Saturday nights, during a Darlington weekend, were always fun because of the special visitors who dropped by to say hello. It was commonplace for drivers in those days to drive through the infield to say hello to the fans the night before the race. Invariably many of them, like Richard Petty and Bobby Allison, would stop at the Rescue Squad's tents for a cup of coffee.

Over the years I have often laughingly said that it was NASCAR racing that helped Dad and I get through the so called generation gap during my turbulent teen years. The impact of those memories made it easy for me to create and maintain a personal connection with the sport that eventually transformed itself into a professional connection.

Meanwhile here in southern California I will of course be monitoring the 2009 Southern 500 on television this Saturday night. But if this annual tradition follows its normal course then I will be somewhat preoccupied during the broadcast. I will be thinking about the early days of NASCAR and my own personal memories of "Big D." Ironically, on this Mother's Day weekend, I will also be thinking a lot about my Dad.


The Southern 500, presented by Go Daddy.Com is 367 laps long around Darlington's 1.375 mile egg shaped oval. The race has 45 official entries with ten of the teams being on the "go or go home list" meaning they will have to earn a starting berth based on qualifying speed.

The race will be broadcast live Saturday night by Fox Sports beginning at 7pm eastern time. The rebroadcast will be on Wednesday, May 13th, at 12pm eastern on the Speed Channel.

The event is expected to be fast paced due to the track being repaved last year. The raceway has 25 degrees of banking in turns one and two along with 23 degrees of banking in turns three and four. The pit road speed for the race will be 45 mph. The track currently seats approximately 68,000.

Kyle Busch
The defending race champion is Kyle Busch.

Jeff Gordon has the most wins at Darlington among active drivers with seven. David Pearson has the most wins of all time with ten visits to Darlington's victory lane.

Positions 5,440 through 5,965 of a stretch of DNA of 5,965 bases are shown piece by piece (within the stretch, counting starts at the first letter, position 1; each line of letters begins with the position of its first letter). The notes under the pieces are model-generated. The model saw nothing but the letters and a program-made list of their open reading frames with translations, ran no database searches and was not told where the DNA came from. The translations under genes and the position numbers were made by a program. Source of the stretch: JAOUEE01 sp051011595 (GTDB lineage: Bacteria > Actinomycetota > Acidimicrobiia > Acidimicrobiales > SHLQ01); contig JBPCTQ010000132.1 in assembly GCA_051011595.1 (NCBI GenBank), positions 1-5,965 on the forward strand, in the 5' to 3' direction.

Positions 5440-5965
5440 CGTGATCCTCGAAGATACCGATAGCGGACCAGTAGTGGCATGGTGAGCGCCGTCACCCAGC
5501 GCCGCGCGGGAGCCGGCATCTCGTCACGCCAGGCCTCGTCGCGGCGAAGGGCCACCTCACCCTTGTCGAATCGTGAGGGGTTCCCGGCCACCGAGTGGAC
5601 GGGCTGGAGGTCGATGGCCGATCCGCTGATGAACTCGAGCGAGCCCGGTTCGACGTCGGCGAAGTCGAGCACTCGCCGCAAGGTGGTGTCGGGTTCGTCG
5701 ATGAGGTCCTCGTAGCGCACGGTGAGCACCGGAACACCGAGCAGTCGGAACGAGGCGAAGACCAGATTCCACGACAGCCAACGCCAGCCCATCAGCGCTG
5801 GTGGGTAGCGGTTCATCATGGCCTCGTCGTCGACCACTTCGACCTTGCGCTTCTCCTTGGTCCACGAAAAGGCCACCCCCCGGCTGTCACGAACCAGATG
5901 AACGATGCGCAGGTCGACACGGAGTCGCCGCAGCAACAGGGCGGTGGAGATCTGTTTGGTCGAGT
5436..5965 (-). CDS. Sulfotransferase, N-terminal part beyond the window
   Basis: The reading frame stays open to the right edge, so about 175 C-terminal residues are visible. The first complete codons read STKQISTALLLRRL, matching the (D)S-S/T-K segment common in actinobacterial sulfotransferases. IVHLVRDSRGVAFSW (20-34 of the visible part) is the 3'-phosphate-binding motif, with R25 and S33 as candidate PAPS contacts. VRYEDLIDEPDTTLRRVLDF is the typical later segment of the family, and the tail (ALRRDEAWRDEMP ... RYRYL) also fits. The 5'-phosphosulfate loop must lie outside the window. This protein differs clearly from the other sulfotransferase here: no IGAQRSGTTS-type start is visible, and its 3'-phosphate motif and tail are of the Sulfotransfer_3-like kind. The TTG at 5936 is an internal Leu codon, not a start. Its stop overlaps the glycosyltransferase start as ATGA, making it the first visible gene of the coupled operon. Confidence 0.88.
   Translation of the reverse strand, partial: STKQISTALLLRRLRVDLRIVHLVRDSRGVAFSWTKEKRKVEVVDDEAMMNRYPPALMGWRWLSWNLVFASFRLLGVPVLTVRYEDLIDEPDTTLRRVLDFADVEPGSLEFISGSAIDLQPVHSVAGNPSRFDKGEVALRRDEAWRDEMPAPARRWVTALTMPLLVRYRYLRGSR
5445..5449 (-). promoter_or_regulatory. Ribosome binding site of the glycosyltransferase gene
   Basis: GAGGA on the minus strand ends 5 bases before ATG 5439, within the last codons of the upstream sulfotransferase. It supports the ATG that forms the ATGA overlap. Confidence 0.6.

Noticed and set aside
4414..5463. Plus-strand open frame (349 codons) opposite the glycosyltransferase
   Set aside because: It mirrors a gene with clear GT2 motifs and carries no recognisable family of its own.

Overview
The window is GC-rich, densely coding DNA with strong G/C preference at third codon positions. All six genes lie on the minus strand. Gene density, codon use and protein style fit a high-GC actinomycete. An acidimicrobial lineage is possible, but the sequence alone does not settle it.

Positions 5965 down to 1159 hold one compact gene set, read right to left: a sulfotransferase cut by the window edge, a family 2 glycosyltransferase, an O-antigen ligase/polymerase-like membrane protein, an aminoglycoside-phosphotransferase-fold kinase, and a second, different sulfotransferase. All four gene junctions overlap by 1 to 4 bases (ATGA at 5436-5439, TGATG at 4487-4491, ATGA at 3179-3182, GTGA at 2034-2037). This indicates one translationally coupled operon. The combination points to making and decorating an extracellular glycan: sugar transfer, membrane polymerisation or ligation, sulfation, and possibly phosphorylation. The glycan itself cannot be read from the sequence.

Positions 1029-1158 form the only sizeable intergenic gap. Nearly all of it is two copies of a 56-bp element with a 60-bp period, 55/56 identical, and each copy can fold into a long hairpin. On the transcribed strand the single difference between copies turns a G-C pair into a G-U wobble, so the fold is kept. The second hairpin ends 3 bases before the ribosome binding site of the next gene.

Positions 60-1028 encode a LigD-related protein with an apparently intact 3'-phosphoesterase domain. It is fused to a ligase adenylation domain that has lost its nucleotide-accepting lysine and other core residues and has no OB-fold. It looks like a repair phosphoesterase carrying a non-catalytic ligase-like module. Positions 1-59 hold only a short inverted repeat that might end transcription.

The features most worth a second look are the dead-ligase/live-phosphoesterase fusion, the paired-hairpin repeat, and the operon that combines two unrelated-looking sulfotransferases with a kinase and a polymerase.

Rick Hendrick has the most owner's wins with 12.

Chevrolet leads the manufacturer's win list with 37.

The NASCAR Sprint Cup Series has raced at Darlington Raceway 105 times since California's Johnny Mantz won the first race there back in 1950. The races have featured 43 different winners with 22 of them visiting victory lane two or more times.

The track qualifying record, 173.797 MPH, was set by Ward Burton in March of 1996.

Among active drivers Bill Elliott has won the most poles at Darlington with five. David Pearson leads the all time driver's list having won the pole position 12 times.

In a very appropriate move 70 year old Cale Yarborough, a three time NASCAR champion and five time Southern 500 winner, will drive the pace car.

The companion event is Friday night's Diamond Hill Plywood 200 for the NASCAR Nationwide Series. The race will be aired by ESPN2 beginning at 730 pm eastern.


The Las Vegas based World Sports Exchange-WSE didn't surprise anyone this week when they placed Kyle Busch at the top of their pick list. The rowdy one comes in at 5 to 1 odds to score a repeat win at Darlington this week.

Hendrick Motorsports teammates Jimmie Johnson and Jeff Gordon are listed 6 to 1 and 7 to 1 while Carl Edwards is ranked at 8 to 1 to be the next Sprint Cup winner. Other notables include the quartet of Tony Stewart, Greg Biffle, Kurt Busch and Denny Hamlin who are rated at 10 to 1 odds. This week's listing also includes the other Hendrick Motorsports team mates Mark Martin and Dale Earnhardt Jr who are listed at 15 to 1 and 18 to 1 respectively.

It's time once again for the weekly disclaimer. The part of the column where I remind you that NASCAR's says these wage ratings are for entertainment purposes only and they do not condone placing bets on their events.

This is also normally where I deliver a sarcastic remark telling you to go ahead and place the bet anyway. I'm going to break that tradition for this week only and suggest that you instead make better use of your gambling allowance by doing something nice for Mom this Sunday.